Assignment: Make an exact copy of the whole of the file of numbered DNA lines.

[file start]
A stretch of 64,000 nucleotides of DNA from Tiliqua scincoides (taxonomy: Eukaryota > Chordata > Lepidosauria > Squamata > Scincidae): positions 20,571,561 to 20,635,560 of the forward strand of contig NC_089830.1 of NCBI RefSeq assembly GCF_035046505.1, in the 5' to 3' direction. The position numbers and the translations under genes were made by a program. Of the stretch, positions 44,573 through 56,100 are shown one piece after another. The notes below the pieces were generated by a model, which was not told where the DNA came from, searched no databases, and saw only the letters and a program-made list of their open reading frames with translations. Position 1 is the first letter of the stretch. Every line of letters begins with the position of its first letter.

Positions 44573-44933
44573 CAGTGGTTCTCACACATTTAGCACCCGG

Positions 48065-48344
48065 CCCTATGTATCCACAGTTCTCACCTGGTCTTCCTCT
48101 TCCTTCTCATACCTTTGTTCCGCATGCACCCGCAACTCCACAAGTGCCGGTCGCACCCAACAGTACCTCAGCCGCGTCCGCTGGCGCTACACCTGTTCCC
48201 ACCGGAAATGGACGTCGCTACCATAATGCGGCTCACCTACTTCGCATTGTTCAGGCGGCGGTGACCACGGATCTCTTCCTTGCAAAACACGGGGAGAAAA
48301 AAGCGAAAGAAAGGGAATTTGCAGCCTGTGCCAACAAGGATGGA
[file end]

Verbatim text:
A stretch of 64,000 nucleotides of DNA from Tiliqua scincoides (taxonomy: Eukaryota > Chordata > Lepidosauria > Squamata > Scincidae): positions 20,571,561 to 20,635,560 of the forward strand of contig NC_089830.1 of NCBI RefSeq assembly GCF_035046505.1, in the 5' to 3' direction. The position numbers and the translations under genes were made by a program. Of the stretch, positions 44,573 through 56,100 are shown one piece after another. The notes below the pieces were generated by a model, which was not told where the DNA came from, searched no databases, and saw only the letters and a program-made list of their open reading frames with translations. Position 1 is the first letter of the stretch. Every line of letters begins with the position of its first letter.

Positions 44573-44933
44573 CAGTGGTTCTCACACATTTAGCACCCGG

Positions 48065-48344
48065 CCCTATGTATCCACAGTTCTCACCTGGTCTTCCTCT
48101 TCCTTCTCATACCTTTGTTCCGCATGCACCCGCAACTCCACAAGTGCCGGTCGCACCCAACAGTACCTCAGCCGCGTCCGCTGGCGCTACACCTGTTCCC
48201 ACCGGAAATGGACGTCGCTACCATAATGCGGCTCACCTACTTCGCATTGTTCAGGCGGCGGTGACCACGGATCTCTTCCTTGCAAAACACGGGGAGAAAA
48301 AAGCGAAAGAAAGGGAATTTGCAGCCTGTGCCAACAAGGATGGA